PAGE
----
An overview of different app design options

When we design software, we constantly think about error cases. Errors have a huge impact on the way we design and architecture a solution. So much so, in fact, that there is a philosophy known as Let It Crash.

Let it crash is the Erlang way to treat failures by just letting the application crash and allowing a supervisor to restart the crashed process from a clean state.

Supervisors restart the crashed process

Errors could be everywhere, and the more your application grows, the more there will be points of failure that you need to keep under control. External service calls, sending email, database queries are all operations that could fail.

Kinds of Failures

A failure can have different origins which lead to different impacts on your service availability. Think of a scenario where we’re running too many SQL queries and the database server is going to throttle the application. In that case, we could retry the query or add a catch in the code to identify the failing queries and provide a sensible response to the user.

These kinds of errors are called Transient Errors, which means that the database server is temporary overloaded but it’s going to come back soon.

Transient errors are not related to any problem in the application. They are usually caused by external conditions such as network failures, overloaded servers, or service rate limits. For that reason, it’s safe for a client to ignore it and retry the failed operation after a while.

These errors are much more frequent within cloud native applications, because the apps are split into different services and deployed on different servers that communicate over the network.

Identifying Transient Errors

Transient errors can usually be detected in an automatic manner.
We can recognise the errors by inspecting the transport layer metadata (for example HTTP errors, network errors, timeouts) or when they are explicitly marked as transient (such as rate limits).

Treating the Errors

There are different actions we can do in case of an error. One trivial approach could be to just retry the request, API call, or query.

Even though this solution might be fine in many cases, there are lot of cases when it can lead to a performance decrease for the app.

Let’s take the case of a network failure. Indefinitely retrying some API calls to a disconnected service would result in continuous network timeouts, and the application will be stuck waiting for a response for a very long time.

Before going ahead with complex implementations, let’s evaluate the pros and cons of the “just-retry” option.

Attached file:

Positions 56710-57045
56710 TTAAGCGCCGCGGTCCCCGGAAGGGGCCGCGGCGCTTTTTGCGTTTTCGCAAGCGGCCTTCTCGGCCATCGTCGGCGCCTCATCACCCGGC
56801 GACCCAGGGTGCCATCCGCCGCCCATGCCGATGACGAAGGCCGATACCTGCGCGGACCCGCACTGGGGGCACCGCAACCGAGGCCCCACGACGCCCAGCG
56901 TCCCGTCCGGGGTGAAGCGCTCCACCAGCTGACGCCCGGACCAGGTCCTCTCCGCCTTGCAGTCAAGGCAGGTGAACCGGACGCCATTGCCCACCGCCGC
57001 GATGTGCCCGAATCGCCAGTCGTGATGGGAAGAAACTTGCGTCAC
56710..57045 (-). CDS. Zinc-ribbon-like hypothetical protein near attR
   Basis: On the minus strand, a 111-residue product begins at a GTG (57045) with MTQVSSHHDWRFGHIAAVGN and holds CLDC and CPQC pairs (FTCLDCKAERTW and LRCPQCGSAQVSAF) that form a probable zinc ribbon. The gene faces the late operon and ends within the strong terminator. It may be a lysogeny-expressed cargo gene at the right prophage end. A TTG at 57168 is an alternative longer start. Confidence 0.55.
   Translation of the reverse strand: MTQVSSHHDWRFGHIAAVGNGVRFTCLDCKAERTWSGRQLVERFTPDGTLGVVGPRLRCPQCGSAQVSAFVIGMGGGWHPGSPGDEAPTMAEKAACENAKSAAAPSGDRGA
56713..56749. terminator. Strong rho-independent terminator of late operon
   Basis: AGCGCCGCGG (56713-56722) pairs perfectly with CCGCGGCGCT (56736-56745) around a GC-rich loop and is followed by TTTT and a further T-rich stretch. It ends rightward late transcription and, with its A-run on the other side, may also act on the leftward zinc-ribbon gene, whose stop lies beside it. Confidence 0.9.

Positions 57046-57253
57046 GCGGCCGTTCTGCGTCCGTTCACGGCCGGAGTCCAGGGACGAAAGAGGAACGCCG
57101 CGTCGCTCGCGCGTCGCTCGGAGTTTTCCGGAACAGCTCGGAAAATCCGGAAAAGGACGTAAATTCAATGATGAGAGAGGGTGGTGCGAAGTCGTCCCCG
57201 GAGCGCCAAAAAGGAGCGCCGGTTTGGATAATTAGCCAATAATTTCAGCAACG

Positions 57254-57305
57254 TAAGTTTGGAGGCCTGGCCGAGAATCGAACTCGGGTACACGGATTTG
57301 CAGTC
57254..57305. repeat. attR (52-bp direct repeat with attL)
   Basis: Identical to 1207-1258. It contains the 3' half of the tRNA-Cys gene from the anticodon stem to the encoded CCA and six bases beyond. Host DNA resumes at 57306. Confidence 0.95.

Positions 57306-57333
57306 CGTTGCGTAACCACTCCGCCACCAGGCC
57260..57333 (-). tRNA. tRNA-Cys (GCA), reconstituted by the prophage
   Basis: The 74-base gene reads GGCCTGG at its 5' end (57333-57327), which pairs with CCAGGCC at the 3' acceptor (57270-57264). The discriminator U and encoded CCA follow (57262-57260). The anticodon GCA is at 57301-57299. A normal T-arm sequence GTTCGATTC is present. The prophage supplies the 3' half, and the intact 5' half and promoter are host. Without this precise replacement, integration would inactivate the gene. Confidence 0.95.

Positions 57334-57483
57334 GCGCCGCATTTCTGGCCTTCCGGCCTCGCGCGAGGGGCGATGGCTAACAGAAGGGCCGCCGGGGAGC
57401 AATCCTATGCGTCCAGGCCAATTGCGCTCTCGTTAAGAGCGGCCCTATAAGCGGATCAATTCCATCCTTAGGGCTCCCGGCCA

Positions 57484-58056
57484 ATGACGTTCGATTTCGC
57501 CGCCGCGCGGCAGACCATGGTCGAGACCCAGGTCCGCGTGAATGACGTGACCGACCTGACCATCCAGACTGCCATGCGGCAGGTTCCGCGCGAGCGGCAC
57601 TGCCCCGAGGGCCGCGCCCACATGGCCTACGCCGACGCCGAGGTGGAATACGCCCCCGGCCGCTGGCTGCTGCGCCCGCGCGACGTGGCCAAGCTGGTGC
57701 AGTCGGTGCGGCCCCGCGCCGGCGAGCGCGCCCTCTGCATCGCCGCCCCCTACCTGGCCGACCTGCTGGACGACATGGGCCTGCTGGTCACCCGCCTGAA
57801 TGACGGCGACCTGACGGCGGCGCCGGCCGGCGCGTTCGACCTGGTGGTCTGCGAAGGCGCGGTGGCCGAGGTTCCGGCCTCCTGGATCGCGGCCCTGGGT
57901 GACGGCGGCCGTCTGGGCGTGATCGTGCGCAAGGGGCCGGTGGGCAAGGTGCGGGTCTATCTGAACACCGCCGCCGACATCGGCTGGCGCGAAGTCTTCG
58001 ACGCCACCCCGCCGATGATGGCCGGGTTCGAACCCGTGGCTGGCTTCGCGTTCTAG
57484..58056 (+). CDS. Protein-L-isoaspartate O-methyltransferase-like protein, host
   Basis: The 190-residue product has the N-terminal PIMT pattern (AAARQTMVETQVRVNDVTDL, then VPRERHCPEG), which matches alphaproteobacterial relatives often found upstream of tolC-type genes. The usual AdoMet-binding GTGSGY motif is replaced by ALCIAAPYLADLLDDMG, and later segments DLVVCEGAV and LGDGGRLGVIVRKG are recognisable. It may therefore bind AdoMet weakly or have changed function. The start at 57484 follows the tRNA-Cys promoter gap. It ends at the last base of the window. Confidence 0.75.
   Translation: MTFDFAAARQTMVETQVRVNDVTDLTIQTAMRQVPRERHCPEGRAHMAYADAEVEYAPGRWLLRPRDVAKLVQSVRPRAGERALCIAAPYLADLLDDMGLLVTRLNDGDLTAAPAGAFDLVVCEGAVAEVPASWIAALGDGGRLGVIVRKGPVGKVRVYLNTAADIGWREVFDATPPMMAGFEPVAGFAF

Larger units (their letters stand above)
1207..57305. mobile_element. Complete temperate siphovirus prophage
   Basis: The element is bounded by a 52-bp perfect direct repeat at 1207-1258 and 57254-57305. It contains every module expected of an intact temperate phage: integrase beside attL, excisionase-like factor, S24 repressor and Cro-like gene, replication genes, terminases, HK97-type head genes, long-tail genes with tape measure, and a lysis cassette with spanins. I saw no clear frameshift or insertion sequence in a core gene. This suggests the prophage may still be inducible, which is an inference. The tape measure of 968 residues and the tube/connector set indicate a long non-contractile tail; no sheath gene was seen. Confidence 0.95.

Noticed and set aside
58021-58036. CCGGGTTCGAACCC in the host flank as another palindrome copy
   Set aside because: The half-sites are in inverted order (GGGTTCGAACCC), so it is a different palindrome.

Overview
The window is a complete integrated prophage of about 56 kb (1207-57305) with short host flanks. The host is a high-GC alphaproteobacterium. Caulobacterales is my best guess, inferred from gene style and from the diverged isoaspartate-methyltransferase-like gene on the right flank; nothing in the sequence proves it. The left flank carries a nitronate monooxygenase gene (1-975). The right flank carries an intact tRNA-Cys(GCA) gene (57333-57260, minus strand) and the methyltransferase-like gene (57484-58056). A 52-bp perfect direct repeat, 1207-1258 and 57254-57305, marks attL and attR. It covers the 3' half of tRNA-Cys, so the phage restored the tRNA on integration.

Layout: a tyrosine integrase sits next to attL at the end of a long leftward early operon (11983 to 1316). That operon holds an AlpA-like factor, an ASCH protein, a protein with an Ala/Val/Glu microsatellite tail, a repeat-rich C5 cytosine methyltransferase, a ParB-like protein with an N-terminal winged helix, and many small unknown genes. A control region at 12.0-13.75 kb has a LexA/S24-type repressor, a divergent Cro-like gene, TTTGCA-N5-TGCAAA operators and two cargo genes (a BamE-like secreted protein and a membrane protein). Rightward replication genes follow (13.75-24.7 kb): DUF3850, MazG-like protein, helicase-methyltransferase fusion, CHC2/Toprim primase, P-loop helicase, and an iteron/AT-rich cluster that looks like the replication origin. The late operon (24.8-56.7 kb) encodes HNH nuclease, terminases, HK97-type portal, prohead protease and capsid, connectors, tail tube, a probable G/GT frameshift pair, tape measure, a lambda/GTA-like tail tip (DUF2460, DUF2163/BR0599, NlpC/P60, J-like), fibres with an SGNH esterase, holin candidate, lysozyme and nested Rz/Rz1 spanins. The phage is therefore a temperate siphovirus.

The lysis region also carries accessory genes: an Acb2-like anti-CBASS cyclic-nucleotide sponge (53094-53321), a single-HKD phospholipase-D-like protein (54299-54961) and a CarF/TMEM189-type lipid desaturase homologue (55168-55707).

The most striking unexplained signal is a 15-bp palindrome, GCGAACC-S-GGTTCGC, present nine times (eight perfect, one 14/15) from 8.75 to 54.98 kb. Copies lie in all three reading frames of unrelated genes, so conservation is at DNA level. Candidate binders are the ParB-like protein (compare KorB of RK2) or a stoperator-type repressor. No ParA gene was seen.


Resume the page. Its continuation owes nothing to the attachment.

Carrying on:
PROS

  • Trivial implementation.
  • Stateless (every retry request is isolated and you don’t need any extra information).

CONS

  • For heavily loaded applications, the caller will continuously send requests to the degraded server resulting in a denial of service.
  • Cannot provide a response until the server comes back.

This simple retry strategy can be considered as a very first approach to solving the issue. For low traffic apps it would work, but if you have a more complex architecture, it’s definitely not enough.

So let’s discuss a more resilient approach.

Stealing an Idea from the IEEE

The next stop of your journey for a reliable application is to avoid the wasted time and to make the application more responsive. The exponential backoff algorithm could be the right tool for the job.

The concept of the exponential backoff directly comes from the Ethernet network protocol (IEEE 802.3) where it’s used for packet collision resolution.

For our purposes, the exponential backoff can be used to avoid wasting time between timed out calls or to avoid hammering an overloaded server with an continual flow of requests that cannot be resolved.

Binary exponential backoff for packet collisions can be resumed with help from the follow definition:

After *c* collisions, a random number of slot times between 0 and 2*c* - 1 is chosen. For the first collision, each sender will wait 0 or 1 slot times. After the second collision, the senders will wait anywhere from 0 to 3 slot times. After the third collision, the senders will wait anywhere from 0 to 7 slot times (inclusive), and so forth. As the number of retransmission attempts increases, the number of possibilities for delay increases exponentially - Exponential backoff - Wikipedia

This algorithm can be quickly adapted to many use cases. The following example is a PHP message handler class that exponentially waits for a response from an API endpoint.

<?php
/**
 * Assume that we're using a message bus which is able to